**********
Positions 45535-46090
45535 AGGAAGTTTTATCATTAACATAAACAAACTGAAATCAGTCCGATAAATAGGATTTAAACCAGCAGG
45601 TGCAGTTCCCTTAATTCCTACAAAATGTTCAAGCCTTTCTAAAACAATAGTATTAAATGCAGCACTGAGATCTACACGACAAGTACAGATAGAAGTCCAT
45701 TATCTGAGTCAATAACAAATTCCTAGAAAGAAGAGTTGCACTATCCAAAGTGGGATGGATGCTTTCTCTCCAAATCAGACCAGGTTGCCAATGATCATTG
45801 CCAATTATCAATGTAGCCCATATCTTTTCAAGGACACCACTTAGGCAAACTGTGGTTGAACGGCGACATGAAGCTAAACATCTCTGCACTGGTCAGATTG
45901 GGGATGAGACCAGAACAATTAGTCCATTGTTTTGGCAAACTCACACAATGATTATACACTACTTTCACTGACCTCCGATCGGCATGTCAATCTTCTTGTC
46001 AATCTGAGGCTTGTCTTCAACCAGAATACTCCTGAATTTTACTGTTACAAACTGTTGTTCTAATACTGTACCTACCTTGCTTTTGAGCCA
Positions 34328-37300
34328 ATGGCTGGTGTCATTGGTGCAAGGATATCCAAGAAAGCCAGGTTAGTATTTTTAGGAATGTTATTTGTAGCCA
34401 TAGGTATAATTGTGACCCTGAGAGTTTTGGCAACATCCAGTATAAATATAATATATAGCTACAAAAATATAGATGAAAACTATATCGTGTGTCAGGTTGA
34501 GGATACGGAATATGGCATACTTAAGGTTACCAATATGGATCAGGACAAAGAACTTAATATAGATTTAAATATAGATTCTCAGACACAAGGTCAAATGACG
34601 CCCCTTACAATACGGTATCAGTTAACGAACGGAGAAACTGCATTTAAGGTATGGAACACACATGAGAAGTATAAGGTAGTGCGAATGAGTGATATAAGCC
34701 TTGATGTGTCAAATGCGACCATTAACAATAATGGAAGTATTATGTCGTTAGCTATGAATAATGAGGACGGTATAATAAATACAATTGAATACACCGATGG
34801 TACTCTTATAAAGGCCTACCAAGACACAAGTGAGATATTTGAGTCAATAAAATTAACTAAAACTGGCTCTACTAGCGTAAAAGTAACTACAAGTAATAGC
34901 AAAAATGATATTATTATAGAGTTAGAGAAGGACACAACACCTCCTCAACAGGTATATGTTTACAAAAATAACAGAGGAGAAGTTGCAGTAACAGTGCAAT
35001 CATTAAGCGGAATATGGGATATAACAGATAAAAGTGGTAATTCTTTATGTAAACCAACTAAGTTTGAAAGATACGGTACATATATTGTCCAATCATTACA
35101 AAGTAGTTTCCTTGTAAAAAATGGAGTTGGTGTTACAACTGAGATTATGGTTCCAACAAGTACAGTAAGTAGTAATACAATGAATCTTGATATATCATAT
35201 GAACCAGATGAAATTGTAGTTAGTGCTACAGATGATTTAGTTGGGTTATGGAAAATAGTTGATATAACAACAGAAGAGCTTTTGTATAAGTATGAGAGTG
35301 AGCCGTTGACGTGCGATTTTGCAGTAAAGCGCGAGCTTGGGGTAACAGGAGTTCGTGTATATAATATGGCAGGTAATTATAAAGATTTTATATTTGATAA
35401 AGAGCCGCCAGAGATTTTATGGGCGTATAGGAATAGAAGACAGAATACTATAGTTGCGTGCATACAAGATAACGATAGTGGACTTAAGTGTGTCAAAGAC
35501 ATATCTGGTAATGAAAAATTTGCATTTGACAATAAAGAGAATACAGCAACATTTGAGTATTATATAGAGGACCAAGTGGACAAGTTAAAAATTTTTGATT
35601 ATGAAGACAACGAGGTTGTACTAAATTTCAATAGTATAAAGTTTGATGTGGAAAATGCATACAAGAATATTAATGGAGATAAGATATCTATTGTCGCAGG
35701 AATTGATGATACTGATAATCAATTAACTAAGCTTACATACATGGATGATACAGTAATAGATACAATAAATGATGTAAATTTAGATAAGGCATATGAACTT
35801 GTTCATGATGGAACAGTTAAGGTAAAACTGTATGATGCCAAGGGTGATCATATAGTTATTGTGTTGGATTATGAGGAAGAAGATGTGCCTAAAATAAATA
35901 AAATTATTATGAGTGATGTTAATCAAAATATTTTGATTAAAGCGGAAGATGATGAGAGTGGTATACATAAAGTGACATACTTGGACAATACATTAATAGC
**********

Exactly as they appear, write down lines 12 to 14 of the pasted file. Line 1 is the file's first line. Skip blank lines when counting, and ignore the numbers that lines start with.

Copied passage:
34601 CCCCTTACAATACGGTATCAGTTAACGAACGGAGAAACTGCATTTAAGGTATGGAACACACATGAGAAGTATAAGGTAGTGCGAATGAGTGATATAAGCC
34701 TTGATGTGTCAAATGCGACCATTAACAATAATGGAAGTATTATGTCGTTAGCTATGAATAATGAGGACGGTATAATAAATACAATTGAATACACCGATGG
34801 TACTCTTATAAAGGCCTACCAAGACACAAGTGAGATATTTGAGTCAATAAAATTAACTAAAACTGGCTCTACTAGCGTAAAAGTAACTACAAGTAATAGC